The Military authorities sent £4.10s.0d as a reward, which was apportioned as follows: PC 105 Jordan, £2; Sergeant Taylor (who had also assisted) and the three Special Constables, 12s.6d each.

MOTOR CARS

The two motor cars which were so kindly placed at the disposal of the Superintendent at Maidenhead and Wokingham at the commencement of the war by the late Mr Erskine have now been returned to the present owner, Mrs Luard of Binfield Grove, and I beg to recommend that a letter expressing the gratitude of this Committee for the use of the cars, which have been of very great value to the Police, be sent to that lady.

I should also like to take this opportunity of referring to the loss sustained to the Force by the death of the late Marquis of Downshire, who, as a Special Constable from the commencement of the war, had kindly placed his valuable time and the use of his two cars (free of any charge) at the disposal of the Superintendent of the Wokingham Division, and by this means saved the County a great deal of expense.

I recommend that a letter be written to the present Marquis from this Committee, expressing regret at the death of his father, and its appreciation of his generous services.

The present Marquis of Downshire has very kindly placed his car at the disposal of the Superintendent at Wokingham on condition that the County keeps the car insured, [and] pays the licence duty and cost of running.

Berkshire County Council and Quarter Sessions: Standing Joint Committee minutes (C/CL/C2/1/5)

He has given his health, as his brother has given his life

Burghfield men continued to pay a high price.

THE WAR

Honours and Promotions

Cadet Alfred Searies has been posted as 2nd Lieutenant to the Suffolk Regiment. Lance Corporal Percy Sheppard (Army Ordnance Corps) and Rifleman E Wigmore (Rifle Brigade) have been promoted to the rank of Sergeant.

Casualties

Ernest Eaton (Royal Berks Regiment) wounded; 2md Lieut. F Wheeler (King’s Liverpool Regiment), Sergeant Wigmore (see above) and Private W H Brown (Royal Berks Regiment), Prisoners of War.

Discharges

Captain Francis A Willink (4th Royal Berks Regiment), Dysentery and Colitis; Isaac Osman (Labour Corps, ex Rifle Brigade), Rheumatism.

The promised statement about the late Captain George Willink is held over.

Congratulations to 2nd Lieut. Alfred Searies. He is the first of Mr Sheppard’s “old boys” of the Burghfield C of E School to obtain a commission. Let us hope he will not be the last, as he certainly will not be the least, either in stature or merit.

Condolences with Captain Francis Willink, who sorely against his will is, after fifteen Medical Boards, gazetted out of the Army “on account of ill-health contracted on active service”. He worked up from Private to a Commission in the Eton College OTC. On going to Oxford in 1910, he joined the 4th Royal Berks, and was a Lieutenant when war broke out, soon afterwards being made Captain and given command of “E” (the Newbury) Company. In March 1915 he went to France with the Battalion, which had then become the 1/4th, upon the formation of the 2nd unit. They went immediately into trenches at “Lug Street”, afterwards holding sections of the line by Bethune, and later at Hebuterne. The trying conditions of active service however told upon him and brought on dysentery and colitis, and after holding out as long as he possibly could, perhaps too long, he was invalided home in September 1915. Since then he has done a lot of useful work with the 3rd Line at Weston-Super-Mare, and Windmill Hill on Salisbury Plain, and for some time was Draft Officer. But his health did not really improve, and about a year ago he was transferred to Reserve, since which time he has been further twice medically examined and is now declared to be permanently unfit for medical service. He has given his health, as his brother has given his life. Fortunately there is still useful work open to him to do of national importance.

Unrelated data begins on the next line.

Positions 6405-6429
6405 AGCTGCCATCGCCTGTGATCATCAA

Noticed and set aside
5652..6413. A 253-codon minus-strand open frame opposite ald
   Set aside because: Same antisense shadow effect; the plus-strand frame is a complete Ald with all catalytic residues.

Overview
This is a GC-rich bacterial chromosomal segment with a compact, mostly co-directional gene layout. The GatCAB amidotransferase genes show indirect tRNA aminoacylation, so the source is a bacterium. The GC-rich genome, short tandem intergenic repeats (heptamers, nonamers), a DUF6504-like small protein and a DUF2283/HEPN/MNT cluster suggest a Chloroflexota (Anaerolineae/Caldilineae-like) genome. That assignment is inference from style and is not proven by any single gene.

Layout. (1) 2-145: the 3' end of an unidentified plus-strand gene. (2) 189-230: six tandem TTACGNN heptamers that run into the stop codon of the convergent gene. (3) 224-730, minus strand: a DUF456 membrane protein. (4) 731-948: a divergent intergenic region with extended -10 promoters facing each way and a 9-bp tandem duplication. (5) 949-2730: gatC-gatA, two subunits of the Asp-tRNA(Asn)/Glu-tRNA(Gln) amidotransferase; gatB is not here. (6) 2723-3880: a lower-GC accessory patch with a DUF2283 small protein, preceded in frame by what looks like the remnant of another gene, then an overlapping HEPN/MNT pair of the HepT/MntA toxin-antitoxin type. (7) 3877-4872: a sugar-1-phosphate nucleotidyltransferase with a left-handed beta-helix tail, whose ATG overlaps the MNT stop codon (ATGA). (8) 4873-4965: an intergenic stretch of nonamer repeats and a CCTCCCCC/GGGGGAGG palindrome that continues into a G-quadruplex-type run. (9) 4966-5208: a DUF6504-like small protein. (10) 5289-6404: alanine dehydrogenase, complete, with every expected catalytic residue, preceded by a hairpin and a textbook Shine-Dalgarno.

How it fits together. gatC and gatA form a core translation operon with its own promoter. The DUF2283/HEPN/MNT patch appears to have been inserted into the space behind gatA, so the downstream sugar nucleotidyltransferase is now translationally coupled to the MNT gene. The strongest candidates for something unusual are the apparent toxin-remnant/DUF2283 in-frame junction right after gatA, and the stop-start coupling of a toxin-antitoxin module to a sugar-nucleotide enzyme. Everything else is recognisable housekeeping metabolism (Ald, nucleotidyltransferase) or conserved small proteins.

Burghfield parish magazine, June 1918 (D/EX725/4)

The honourable list of those who have laid down their lives for their country and the right

A Burghfield woman volunteered to help behind the lines in wartorn Serbia.

THE WAR

Honours and Promotions

Mr J Rapley has been appointed “Warrant Mechanician” (HMS Superb)

Casualties

Captain G O W Willink, MC, 2/4th Berks, killed in action, 28th March

Private J W Cox, 1st Royal Berks, died under operation for wounds (April)

William Duffin, Royal Berks, died in hospital (pneumonia)

Albert Hathaway, Royal Berks, killed in action

Corporal Arthur J Pearse, 2nd Royal Inniskilling Fusiliers, wounded (April)

The parish will have learnt with sorrow that Captain George Willink was on 5th April reported “missing, believed killed, 23-3-18”. No further official notification has been published at the time of writing; but a telegram has been received from records, and private inquiries confirm it, removing all hope. His name must therefore be added to the honourable list of those who have laid down their lives for their country and the right. A fuller statement will be made in the June Magazine. Meanwhile his father and the family are well assured that they have the sympathy of all their neighbours in this fresh trouble.

Mrs Howard, so well known in the parish for her good work at Holiday House and with the Boy Scouts, has gone out as a motor driver with the Scottish Women’s Unit in Serbia. We wish her a safe return.

Burghfield parish magazine, May 1918 (D/EX725/4)

Ordered to France at once

A young Maidenhead soldier would have his leave extended as he managed to catch an infectious disease while home on leave.